Wednesday, March 21, 2007

Mr Cock-Up Comes To Town!

On Monday, wee Jack was clenching his fist with fury at SNP plans to 'wreck' the union (which on closer inspection, just meant he wasn't happy that the SNP wanted to discuss things like getting more powers from Westminster). However, in today's Scottish Parliament Business Bulletin, a motion appeared in the name of the Scottish Executive, calling amongst other things for more powers for Holyrood.

Embarrassing enough, you might think. However, not content with shooting a hole clean through one foot, this afternoon, they took careful aim at the other, then fired by amending the part of the motion which called for more powers for Holyrood 'where appropriate'.

Since it was an Executive motion, Jack would have known all about it at the time he was in full rant mode against the SNP (wouldn't he?), and presumably, was therefore in favour. He can therefore stand accused of rank hypocrisy, but now that it's been pulled, we can surely add rank cowardice to the charge sheet as well.

Who at Westminster, do we think, might have pulled his strings to get the motion amended? Where does Labour really stand on more powers for Holyrood? Who on earth is running their campaign - Gordon Brown, or Jack McConnell? And perhaps more importantly, will Scottish voters manage to emerge from their convulsions of laughter in time to cast their votes in May?

You couldn't make it up. Would the last strategist to leave the Labour party please turn out the lights? :-)

4 comments:

Anonymous said...

I'm convinced that the inclusion of control over North Sea oil and gas in the 100 days document was a major faux pas (in terms of campaign strategy).
It certainly allowed New Labour and the unionist media to portray the SNP as gauche impossibilists.
We had been handed a gift in the shape of a majority of Scottish MP's opposing the renewal of trident on the Clyde.
Limiting our 'rebellion' to this and this alone would have, no question, produced the same constitutional unravelling as any number of other potential flash points, with the huge advantage of carrying the Scottish electorate (and maybe even elements of the press) with us.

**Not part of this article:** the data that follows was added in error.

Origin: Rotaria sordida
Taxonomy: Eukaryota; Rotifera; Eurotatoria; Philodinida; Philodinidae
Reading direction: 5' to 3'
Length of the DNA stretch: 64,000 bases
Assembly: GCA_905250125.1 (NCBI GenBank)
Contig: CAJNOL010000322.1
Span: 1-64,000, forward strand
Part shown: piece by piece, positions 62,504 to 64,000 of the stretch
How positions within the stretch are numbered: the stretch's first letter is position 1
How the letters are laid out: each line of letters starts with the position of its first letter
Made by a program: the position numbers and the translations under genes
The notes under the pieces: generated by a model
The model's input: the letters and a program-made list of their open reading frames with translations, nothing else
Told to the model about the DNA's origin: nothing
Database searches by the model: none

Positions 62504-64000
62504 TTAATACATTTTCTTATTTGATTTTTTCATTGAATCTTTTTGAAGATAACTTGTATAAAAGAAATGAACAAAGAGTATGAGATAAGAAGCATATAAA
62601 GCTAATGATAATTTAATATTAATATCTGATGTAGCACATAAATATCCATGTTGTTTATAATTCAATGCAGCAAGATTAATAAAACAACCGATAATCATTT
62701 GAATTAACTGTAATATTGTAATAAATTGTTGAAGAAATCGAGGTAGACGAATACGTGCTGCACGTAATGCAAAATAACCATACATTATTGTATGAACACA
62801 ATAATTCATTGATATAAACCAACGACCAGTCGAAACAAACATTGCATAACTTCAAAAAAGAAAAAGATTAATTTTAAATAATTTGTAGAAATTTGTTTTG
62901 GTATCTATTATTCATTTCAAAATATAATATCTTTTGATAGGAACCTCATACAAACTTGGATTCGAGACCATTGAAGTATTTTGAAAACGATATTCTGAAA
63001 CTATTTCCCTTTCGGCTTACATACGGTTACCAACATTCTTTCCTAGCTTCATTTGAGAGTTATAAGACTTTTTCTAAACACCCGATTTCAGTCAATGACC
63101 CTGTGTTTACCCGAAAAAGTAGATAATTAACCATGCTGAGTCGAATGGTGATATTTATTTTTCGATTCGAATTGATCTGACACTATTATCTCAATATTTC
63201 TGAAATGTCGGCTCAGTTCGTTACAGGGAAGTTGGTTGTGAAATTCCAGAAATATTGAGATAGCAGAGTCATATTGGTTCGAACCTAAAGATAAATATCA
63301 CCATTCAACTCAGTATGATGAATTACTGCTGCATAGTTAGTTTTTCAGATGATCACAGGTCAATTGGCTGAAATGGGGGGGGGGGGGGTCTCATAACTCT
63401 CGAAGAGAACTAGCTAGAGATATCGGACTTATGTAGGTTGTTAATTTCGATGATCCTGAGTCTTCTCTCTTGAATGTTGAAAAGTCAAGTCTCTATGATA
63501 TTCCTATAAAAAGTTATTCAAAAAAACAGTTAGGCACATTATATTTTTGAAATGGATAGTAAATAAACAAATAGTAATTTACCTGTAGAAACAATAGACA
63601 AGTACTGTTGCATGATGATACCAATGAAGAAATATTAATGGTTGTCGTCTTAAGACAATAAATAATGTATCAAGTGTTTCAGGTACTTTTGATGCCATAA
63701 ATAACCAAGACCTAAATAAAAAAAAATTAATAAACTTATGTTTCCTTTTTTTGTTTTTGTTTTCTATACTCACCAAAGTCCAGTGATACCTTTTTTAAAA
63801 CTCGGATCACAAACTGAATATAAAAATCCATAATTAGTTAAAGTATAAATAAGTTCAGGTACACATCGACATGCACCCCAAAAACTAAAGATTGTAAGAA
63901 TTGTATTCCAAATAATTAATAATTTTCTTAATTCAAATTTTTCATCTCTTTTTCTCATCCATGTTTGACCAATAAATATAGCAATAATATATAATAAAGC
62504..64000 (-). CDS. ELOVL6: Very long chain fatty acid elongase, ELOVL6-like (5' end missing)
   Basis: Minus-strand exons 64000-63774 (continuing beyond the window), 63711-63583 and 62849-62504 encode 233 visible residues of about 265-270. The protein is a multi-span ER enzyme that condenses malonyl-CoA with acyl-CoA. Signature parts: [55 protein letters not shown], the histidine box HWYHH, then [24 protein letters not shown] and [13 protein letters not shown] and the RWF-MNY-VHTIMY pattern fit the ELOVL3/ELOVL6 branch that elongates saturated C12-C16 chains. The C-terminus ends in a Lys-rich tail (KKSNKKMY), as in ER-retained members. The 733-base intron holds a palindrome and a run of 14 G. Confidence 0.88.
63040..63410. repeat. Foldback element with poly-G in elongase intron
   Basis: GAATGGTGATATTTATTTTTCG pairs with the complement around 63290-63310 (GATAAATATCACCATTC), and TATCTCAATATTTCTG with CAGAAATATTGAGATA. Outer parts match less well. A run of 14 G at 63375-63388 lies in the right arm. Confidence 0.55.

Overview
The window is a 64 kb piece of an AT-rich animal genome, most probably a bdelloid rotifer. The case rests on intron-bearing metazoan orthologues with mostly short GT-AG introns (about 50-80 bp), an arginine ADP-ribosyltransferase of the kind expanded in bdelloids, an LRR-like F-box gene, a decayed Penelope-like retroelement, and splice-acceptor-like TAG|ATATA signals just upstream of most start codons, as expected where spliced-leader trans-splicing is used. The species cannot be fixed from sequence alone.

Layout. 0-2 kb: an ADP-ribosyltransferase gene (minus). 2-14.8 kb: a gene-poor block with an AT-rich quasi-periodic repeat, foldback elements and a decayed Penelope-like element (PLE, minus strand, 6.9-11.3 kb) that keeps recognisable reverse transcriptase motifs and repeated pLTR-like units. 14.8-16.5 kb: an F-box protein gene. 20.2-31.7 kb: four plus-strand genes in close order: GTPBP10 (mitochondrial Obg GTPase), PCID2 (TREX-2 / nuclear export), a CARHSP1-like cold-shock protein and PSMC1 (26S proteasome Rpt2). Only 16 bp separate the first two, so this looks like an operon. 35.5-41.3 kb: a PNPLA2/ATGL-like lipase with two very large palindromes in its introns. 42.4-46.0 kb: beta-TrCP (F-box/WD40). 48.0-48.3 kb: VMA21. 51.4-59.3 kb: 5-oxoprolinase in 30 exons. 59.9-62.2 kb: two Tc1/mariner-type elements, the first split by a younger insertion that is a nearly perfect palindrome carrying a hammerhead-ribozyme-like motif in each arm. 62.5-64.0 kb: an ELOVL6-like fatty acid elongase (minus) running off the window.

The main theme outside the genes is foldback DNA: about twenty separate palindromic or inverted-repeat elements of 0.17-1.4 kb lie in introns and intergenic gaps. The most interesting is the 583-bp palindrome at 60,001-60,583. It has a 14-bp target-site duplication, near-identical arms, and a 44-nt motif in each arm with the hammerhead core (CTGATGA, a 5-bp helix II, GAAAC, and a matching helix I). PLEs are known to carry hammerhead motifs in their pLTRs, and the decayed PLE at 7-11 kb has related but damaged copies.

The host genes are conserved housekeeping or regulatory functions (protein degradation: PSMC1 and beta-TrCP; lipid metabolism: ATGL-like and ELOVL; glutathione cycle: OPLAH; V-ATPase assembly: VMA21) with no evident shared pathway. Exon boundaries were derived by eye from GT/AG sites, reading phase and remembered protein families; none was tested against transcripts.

It also seems naive in the extreme, prior to an election, to even think of raising income tax - regardless of the fact that council tax will disappear.
These seem to me to have been eminently avoidable cock-ups and I wait in trepidation for our next move.
Regards,
David Park.

P.S. I always enjoy your contributions to 'The Flag' and look forward to your next incumbency (when?).

Richard Thomson said...

Hi David,

I'm not sure if I agree. We were always going to be portrayed in certain quarters as being 'wreckers' and 'impossibilists' no matter what we did, so I can't say I'm all that surprised at the reaction to the 100 Days document.

Some commentators have spoken about 'fiscal autonomy', but what sort of fiscal autonomy could you have without control of oil revenues? And here's the rub for me - the Lib Dems base their opposition to an independence referendum on the grounds that there's some other 'middle way' on the constitution, whereby Scotland gets more powers and can stay happily in the union.

Their big problem is, they've supported federalism for over a century, yet still don't have a viable plan on how to bring it about. All they have in their locker is to call for powers which Westminster would have to cede and over which the Lib Dems would have no leverage.

The only leverage for getting the powers worth having will be a strong SNP vote. If it can be shown through the rejection of some fairly modest demands that further reform of the British State is either impossible or won't come until many years into the future, I reckon that will make it easier to say to the doubters that Independence is the only way they can get the type of parliament they want.

As for the Flag, thanks for your kind words. I'm next due to do it week beginning 2 April, but you'll probably find a fair bit of overlap between my next outing and this material on this blog. There's only so many hours in the day, after all!

Regards,

Richard

Anonymous said...

Thanks for your reply Richard.
I agree that the unionist parties (and elements of the press) were always going to push the 'constitutional wrangling' line of attack. However, I doubt that would have resonated to any harmful degree with the floating voter.
However, the strategies outlined in the '100 days' document give a degree of psuedo-credibility to their argument which was hitherto lacking and could certainly convince many faint-hearts to 'play safe'.
If the SNP were standing on a ticket of fiscal autonomy, then that should have been made crystal clear.
I agree that the rejection of
'modest demands' would strengthen the hand of an SNP led executive. The salient point is, however, that we have to win the election first.
Handing ammunition like this (and the rise in income tax) to the unionists may well have scuppered any chance of that happening.

Regards,
David Park.

World of Jack said...

Never mind Mr Cock-Up. Mr Finger Up has equalled him.